Mike Auldridge is joined on this, his final recording, by fellow dobro masters Jerry Douglas and Rob Ickes. A fitting capstone to a legendary career.
The last time Mike Auldridge, Jerry Douglas, and Rob Ickes appeared together on an album was 1994’s Grammy Award-winning The Great Dobro Sessions, where they were joined by seven other esteemed players of the distinctive instrument. When you gather a group of the best pickers working, it’s inevitable, and indeed hoped for, that there will be a little good-natured competition and one-upsmanship as the younger players demonstrate why they belong in the group while the oldsters show the kids what they still have to learn. That was certainly the case with The Great Dobro Sessions, and it added a charge to all the players involved. In the case of this album of three veterans of that project, the charge comes from a different inspiration. Eighteen years on from the Sessions album, Douglas, Ickes, and Auldridge have nothing left to prove to themselves or each other. This is, rather, a celebration of a different, and weightier, kind of opportunity: the last chance to play with one of the masters of the instrument.
Mike Auldridge spent the last 10 years of his life fighting prostate cancer. Never fond of the rigors of touring (there’s a reason the legendary band he co-founded was called The Seldom Scene), he remained active in recording projects during that time. But as Jerry Douglas explains in the liner notes, by 2011 everyone was aware that if they didn’t make time to sit down together and get this long talked about collaboration on tape, it wasn’t going to happen. So, they made the time and gathered at Auldridge’s Maryland home, where Douglas and Ickes let their elder pick the program and lead the proceedings.
Longtime fans of country and bluegrass will, no doubt, snatch up this collection upon its release, but those unfamiliar with the dobro, or resonator guitar, will find this an excellent introduction to the instrument’s distinctive sound and to three of its most talented players. Auldridge, who passed away in 2012 just after these recordings were completed, was -- as already noted -- a founder of the Seldom Scene and has been credited with bringing jazz and pop inflections to bluegrass music. He shares, with Douglas, the honor of being named an NEA fellow. Douglas has accumulated over 1,600 album credits, playing on 13 Grammy-winning projects, and has been a member of Union Station since 1998. Rob Ickes is a founding member of Blue Highway and a 13-time recipient of the International Bluegrass Music Association Dobro Player of the Year Award.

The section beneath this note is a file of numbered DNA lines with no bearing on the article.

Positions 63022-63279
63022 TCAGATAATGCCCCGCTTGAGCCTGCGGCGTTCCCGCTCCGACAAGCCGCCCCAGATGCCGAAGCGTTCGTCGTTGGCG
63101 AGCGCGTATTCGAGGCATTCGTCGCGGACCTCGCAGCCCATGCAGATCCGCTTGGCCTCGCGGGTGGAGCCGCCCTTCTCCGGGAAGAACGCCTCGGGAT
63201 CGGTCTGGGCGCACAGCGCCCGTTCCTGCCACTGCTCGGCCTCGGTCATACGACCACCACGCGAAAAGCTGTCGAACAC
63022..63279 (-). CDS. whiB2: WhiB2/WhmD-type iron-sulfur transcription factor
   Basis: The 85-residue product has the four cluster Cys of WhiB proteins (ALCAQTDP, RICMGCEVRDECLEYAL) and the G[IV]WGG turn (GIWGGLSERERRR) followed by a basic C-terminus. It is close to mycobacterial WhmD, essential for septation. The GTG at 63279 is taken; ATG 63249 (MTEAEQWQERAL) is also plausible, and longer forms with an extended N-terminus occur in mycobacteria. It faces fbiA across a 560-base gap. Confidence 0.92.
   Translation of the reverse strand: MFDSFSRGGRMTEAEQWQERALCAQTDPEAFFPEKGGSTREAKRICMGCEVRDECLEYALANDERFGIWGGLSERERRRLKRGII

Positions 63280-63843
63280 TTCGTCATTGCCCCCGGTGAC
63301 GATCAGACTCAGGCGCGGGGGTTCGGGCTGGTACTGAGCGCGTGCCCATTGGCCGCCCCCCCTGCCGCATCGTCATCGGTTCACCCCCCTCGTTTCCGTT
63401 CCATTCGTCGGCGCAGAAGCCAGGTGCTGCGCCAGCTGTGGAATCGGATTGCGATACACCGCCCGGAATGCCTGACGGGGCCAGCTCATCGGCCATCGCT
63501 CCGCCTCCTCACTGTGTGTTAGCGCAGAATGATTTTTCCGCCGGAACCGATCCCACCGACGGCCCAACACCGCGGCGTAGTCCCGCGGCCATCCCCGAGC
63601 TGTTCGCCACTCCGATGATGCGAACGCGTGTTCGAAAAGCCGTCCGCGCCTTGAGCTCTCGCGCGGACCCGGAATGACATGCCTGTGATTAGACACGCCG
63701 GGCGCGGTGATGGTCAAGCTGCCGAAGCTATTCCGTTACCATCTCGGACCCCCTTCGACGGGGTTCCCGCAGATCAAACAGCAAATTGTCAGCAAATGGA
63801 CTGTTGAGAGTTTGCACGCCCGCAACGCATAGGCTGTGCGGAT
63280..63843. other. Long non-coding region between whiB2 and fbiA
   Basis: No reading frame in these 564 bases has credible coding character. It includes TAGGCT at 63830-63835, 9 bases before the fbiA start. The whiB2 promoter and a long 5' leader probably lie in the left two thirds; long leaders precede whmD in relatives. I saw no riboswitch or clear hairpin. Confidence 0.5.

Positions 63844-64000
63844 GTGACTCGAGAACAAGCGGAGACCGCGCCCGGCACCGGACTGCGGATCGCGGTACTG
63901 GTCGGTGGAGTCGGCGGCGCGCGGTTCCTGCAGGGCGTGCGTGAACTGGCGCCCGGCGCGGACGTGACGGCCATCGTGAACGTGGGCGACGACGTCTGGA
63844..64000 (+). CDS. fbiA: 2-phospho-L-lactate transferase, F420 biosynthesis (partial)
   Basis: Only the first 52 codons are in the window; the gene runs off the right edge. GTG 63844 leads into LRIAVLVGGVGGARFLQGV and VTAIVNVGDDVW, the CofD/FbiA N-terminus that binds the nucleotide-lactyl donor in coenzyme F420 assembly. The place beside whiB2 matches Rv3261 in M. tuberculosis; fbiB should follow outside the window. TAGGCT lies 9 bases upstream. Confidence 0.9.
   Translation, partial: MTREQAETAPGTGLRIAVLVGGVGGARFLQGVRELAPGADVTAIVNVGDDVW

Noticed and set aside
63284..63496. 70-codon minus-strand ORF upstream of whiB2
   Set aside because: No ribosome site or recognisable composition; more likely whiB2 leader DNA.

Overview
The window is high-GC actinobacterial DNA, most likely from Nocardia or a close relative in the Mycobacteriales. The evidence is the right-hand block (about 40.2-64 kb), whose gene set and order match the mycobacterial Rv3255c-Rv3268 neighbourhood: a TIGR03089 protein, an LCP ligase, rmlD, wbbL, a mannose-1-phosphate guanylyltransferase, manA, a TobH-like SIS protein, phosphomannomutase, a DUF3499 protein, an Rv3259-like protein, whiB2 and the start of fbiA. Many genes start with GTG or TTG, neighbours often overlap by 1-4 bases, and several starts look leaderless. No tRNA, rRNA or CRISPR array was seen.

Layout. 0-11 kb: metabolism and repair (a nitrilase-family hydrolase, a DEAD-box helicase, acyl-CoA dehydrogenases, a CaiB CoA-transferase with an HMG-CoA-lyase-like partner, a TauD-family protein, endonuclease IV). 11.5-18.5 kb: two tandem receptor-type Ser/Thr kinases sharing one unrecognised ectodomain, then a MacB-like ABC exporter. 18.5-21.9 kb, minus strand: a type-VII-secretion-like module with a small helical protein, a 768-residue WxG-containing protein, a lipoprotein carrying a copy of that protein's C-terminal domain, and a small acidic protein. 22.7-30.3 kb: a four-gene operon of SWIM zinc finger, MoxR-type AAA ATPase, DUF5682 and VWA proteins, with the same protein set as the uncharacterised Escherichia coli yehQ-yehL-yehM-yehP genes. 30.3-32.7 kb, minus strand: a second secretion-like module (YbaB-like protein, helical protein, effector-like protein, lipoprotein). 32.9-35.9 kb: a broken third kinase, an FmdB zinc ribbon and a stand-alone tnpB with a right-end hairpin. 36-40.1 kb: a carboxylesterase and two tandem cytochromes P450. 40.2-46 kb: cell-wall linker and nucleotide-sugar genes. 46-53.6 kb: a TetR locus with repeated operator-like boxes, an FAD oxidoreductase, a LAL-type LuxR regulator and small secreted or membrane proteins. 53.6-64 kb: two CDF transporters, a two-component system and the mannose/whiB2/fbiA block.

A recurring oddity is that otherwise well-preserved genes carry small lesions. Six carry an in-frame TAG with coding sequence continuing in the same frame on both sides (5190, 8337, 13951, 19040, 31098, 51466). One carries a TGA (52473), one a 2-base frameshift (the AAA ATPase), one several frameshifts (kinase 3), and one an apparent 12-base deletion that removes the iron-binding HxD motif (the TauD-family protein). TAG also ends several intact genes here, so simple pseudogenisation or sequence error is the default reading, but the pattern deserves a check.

The album, fittingly, leads off with Auldridge performing a solo medly of “Till There Was You” and “Moon River.” The tone is wistful but it is played with such matter-of-fact precision, such offhand confidence, that the dominant impression evoked is not melancholy, but contentment. Douglas and Ickes offer solo pieces as well, each spaced carefully within the sequence of the album to offer a rest from the aural complexity presented by the trio’s interweaving textures throughout the rest of the cuts. Douglas’ galloping “The Perils of Private Mulvaney” evokes the martial themes and tenor of Richard Thompson’s playing with Fairport Convention, while Icke’s more ponderous “The Message” employs an airiness resonant of Will Ackerman’s guitar work. Each piece is, of course, the player’s own, the comparisons serving to amplify the variety of technique and tenor heard.
When all hands are on deck for the eight other tracks, the players present a master class in collaboration. Its resonant, ringing tone makes the dobro a more complicated instrument to work in a trio setting than the standard acoustic guitar. There is a strong potential for the tonal similarities of the instrument to create a muddy or cacophonous mix when multiple instruments are layered together, but “we knew how to stay out of each other’s way", as Douglas puts it in the liner notes. And they do, often by following the same melodic pattern before breaking off to provide counterpoint and color to the lead player. “Dobro Heaven” is a particularly strong example of this, starting off fairly simple but building layers of complexity and nuance as it progresses into a masterful weaving of instruments by its end. Sentimental ballads “The Three Bells” and “Silver Threads Among the Gold” benefit from the multiple “voices” of the instruments, while the jittery “Panhandle Rag” dances along with its multiple partners without missing a step. Their treatment of “I’m Using My Bible for a Roadmap” conveys the soulful depth of the song without need for its lyrics.
Instrumental albums are often treated as background music, but this is one that will consistently jump to the foreground of a listener’s attention. It is a highlight among the many works of each of these three performers and a fitting tribute to the memory and talent of Mike Auldridge. Fans of the great guitar players of any genre will find much to enjoy here.
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Above photo: JERRY DOUGLAS by Eric Frommer via Wikipedia.